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One of the most influential artists in the History of Animation, Otto James Messmer, born on August 16, 1892 in West Hoboken, New Jersey (now Union City), was an animator and comic artist during The Silent Age of Animation, The Golden Age of Animation and The Dark Age of Animation, and one of the founding fathers of the american cartoon. His most famous creation is Felix the Cat, easily the most influential, and at 92 years and going, longest lasting, cartoon character in history, and the first to achieve genuine popularity and success. Messmer's iconic rubberhose art style was also universally copied by the animation community of the time, due to how practical and inexpensive it was to animate.
Messmer was undoubtedly a big influence on many animators. Along with Winsor McCay, Van Beuren Studios and Max and Dave Fleischer, he was a big influence on future stars like Walt Disney, whose Alice Comedies, Oswald the Lucky Rabbit and Mickey Mouse cartoons undoubtedly drew much influence from Messmer's work.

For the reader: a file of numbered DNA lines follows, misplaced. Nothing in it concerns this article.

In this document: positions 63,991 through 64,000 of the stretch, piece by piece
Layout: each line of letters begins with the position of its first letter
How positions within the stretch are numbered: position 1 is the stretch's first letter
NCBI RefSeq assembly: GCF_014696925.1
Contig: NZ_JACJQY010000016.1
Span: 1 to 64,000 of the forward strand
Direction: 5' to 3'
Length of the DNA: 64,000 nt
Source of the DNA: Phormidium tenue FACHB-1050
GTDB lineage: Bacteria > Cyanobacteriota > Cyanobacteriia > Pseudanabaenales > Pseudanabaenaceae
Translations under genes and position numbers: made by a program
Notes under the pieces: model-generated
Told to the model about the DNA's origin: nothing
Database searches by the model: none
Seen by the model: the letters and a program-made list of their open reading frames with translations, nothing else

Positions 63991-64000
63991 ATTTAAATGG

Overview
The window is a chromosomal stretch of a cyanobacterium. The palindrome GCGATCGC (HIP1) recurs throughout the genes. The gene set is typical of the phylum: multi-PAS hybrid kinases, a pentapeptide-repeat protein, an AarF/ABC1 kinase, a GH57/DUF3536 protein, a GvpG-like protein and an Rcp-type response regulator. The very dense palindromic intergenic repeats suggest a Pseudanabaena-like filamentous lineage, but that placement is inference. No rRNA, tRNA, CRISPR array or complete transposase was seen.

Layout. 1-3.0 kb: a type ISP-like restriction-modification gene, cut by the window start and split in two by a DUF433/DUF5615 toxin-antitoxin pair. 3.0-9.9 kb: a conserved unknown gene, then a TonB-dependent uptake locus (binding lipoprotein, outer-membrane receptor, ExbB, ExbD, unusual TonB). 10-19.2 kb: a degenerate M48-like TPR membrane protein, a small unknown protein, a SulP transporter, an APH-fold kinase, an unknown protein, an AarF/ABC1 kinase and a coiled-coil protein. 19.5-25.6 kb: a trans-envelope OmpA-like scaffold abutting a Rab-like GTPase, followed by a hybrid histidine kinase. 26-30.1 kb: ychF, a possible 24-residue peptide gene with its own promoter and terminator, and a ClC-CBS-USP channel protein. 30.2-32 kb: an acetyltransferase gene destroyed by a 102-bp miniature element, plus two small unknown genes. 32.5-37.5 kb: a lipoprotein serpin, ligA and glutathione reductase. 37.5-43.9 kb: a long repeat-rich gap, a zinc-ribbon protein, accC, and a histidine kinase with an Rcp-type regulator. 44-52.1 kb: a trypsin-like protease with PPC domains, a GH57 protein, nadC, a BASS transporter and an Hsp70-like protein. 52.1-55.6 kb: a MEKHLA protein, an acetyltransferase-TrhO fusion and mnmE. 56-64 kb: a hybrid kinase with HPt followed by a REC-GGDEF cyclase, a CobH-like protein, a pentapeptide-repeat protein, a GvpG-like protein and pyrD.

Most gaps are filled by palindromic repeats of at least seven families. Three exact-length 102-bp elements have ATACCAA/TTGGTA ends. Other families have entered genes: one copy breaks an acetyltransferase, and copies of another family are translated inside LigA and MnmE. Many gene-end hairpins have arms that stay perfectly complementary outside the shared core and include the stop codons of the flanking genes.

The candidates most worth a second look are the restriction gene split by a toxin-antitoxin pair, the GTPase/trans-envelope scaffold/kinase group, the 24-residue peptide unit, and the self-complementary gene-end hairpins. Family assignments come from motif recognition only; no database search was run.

A biography of him can be found here.
Tropes Related to Him:
- Deranged Animation: Some of his cartoons can get just plain weird.
- Follow the Leader: When Messmer's creation made a splash in the 1920s, just about everybody was trying to ape the Felix cartoons and his art style. This even lasted till the early 1930s, before Disney began truly establishing its influence in the industry.
- Old Shame: He later openly regretted choosing director Burt Gillett to make the Van Beuren Felix the Cat shorts.
- Rubber Hose Limbs: Messmer is arguably the Trope Maker, or at least the Trope Codifier, although that might belong to one of his friends and animators, Bill Nolan, who redesigned Felix into his more circular design. It should be noted that Otto's art style was largely influenced by early Newspaper Comics such as the Katzenjammer Kids.